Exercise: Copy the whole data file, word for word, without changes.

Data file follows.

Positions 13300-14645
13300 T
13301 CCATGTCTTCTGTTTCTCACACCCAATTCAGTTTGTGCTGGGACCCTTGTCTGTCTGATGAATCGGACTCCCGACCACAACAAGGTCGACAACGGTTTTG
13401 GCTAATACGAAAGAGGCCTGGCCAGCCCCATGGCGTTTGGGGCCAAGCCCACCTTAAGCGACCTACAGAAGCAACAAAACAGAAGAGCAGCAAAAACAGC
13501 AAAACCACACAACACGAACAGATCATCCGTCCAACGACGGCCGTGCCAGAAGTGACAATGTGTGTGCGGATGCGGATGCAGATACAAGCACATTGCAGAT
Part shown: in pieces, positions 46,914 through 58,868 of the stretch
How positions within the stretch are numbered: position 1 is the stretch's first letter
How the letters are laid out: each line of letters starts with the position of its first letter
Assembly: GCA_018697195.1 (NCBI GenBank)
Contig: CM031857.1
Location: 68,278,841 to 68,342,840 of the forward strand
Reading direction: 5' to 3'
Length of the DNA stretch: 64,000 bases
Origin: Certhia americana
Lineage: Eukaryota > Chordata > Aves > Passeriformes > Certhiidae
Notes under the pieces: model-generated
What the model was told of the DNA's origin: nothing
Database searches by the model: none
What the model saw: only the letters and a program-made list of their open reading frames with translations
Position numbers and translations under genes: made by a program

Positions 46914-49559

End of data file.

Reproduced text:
Positions 13300-14645
13300 T
13301 CCATGTCTTCTGTTTCTCACACCCAATTCAGTTTGTGCTGGGACCCTTGTCTGTCTGATGAATCGGACTCCCGACCACAACAAGGTCGACAACGGTTTTG
13401 GCTAATACGAAAGAGGCCTGGCCAGCCCCATGGCGTTTGGGGCCAAGCCCACCTTAAGCGACCTACAGAAGCAACAAAACAGAAGAGCAGCAAAAACAGC
13501 AAAACCACACAACACGAACAGATCATCCGTCCAACGACGGCCGTGCCAGAAGTGACAATGTGTGTGCGGATGCGGATGCAGATACAAGCACATTGCAGAT
Part shown: in pieces, positions 46,914 through 58,868 of the stretch
How positions within the stretch are numbered: position 1 is the stretch's first letter
How the letters are laid out: each line of letters starts with the position of its first letter
Assembly: GCA_018697195.1 (NCBI GenBank)
Contig: CM031857.1
Location: 68,278,841 to 68,342,840 of the forward strand
Reading direction: 5' to 3'
Length of the DNA stretch: 64,000 bases
Origin: Certhia americana
Lineage: Eukaryota > Chordata > Aves > Passeriformes > Certhiidae
Notes under the pieces: model-generated
What the model was told of the DNA's origin: nothing
Database searches by the model: none
What the model saw: only the letters and a program-made list of their open reading frames with translations
Position numbers and translations under genes: made by a program

Positions 46914-49559